TRULY Free Range Eggs

Bright Orange Yolks! Nothing GMO!

We have people tell us all the time that they’ve never gotten brighter orange yolks or tastier eggs from any other farms. In fact, one family says their toddler refuses to each eggs from other farmers. She can tell the difference with one bite, even when they don’t tell her!
This is because our hens are TRULY free range– meaning that they can go ANYWHERE on our 37 acre property to scavenge for food (other than the gardens that we fence them out of). Most of the hens lay in their designated laying boxes, but every day is like Easter on our farm, double checking for new hiding spots the hens have created nests in.

How to buy our eggs

Our eggs are $5/dozen. They are brown eggs, generally large to extra large in size. Place your egg order through the shop. Most times of the year, we bring extra eggs with us on the delivery.  So if you forget to place an egg order, ask at the delivery if there are extras. And eggs are always available at the farm–no need to pre-order.


During the summer months, our hens get a huge percentage of their diet eating pasture, pasture, bugs and scratching through cow pies looking for treats. We supplement our hens with a NON-GMO layer feed. Our girls also get left over raw milk and free choice access to minerals.

Protecting the Flock

It is extremely rare for hens to be TRULY free range (no restrictions to their scavenging at all) because most farms have a HUGE predator problem that requires some degree of confinement. We know because we lost over 400 chicks and hens to predators the first 2 years we lived here.  And then we got . . . Karen. Yes, we know Karen is a bit of an odd name for a livestock guard dog, but she was already named when we got her. She is an Anatolian Shepherd/Great Pyrenees cross, bred specifically to bond with the livestock and spend her time protecting them. Our losses have dropped significantly since Karen came to the farm in the winter of 2012-2013.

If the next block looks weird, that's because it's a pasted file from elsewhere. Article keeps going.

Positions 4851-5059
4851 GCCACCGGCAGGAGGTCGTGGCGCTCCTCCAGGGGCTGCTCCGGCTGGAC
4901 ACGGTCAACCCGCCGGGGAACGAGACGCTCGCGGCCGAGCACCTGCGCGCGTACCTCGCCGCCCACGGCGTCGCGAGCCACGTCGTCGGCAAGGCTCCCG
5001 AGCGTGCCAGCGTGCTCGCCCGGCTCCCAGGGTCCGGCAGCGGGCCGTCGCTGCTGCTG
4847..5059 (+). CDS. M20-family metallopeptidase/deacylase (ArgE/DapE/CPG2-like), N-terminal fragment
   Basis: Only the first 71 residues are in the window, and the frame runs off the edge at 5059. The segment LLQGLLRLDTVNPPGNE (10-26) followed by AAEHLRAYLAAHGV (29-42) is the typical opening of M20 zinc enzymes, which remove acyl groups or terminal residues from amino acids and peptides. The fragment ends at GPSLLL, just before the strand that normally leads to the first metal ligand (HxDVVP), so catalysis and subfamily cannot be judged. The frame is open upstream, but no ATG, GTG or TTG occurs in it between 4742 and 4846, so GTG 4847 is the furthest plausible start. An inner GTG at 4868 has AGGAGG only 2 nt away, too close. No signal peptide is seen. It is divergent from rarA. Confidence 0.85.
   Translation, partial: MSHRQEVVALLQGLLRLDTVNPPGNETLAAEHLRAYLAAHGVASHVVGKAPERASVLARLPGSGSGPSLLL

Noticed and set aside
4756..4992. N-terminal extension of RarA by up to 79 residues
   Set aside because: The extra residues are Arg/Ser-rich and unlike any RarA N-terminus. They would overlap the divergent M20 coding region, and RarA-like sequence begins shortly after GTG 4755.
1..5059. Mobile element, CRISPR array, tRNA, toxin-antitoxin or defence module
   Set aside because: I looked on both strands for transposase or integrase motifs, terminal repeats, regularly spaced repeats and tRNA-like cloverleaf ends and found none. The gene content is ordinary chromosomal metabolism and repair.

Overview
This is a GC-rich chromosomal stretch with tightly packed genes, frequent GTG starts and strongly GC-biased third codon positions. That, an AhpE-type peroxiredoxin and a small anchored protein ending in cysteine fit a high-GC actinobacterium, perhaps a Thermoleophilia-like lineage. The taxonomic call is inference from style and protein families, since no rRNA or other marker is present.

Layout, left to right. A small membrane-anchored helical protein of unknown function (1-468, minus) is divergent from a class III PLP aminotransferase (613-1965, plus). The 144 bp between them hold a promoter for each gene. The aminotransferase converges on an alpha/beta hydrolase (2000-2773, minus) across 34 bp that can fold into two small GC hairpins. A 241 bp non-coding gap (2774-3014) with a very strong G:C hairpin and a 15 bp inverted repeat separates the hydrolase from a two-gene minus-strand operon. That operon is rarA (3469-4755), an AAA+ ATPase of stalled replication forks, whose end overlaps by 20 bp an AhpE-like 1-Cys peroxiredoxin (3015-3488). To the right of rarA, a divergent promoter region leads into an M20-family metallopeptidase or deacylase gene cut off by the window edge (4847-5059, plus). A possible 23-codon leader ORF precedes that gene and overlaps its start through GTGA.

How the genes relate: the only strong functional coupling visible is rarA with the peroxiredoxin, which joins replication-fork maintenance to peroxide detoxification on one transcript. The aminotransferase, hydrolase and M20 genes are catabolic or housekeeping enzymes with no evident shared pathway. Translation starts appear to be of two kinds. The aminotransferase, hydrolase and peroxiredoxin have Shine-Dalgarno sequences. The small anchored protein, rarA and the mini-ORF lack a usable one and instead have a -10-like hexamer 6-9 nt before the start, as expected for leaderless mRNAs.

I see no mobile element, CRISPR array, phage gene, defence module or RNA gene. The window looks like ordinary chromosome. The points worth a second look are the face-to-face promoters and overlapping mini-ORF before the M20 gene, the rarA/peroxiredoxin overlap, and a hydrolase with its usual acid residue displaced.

Check ’em First

In general, our eggs are only a couple of days old when they are sold. However, our young children help collect the eggs. On occasion, they might find a secret nest that has been hidden for a time. We always try to keep those eggs for our family. But sometimes the kids don’t separate them from the rest of the eggs on accident. To ensure you don’t have a bad egg end up in your recipe, we recommend you crack your eggs into a container one at a time to check them first. If you ever get a bad egg, we are happy to replace it free of charge.

During the coldest part of the winter, it is possible that an egg may start to freeze before it is collected. Any eggs that freeze to the point of the shell cracking are easily discarded. If you ever get an egg that appears to have a freezer-burned yolk, it is still safe to eat, but we are happy to replace it if you desire.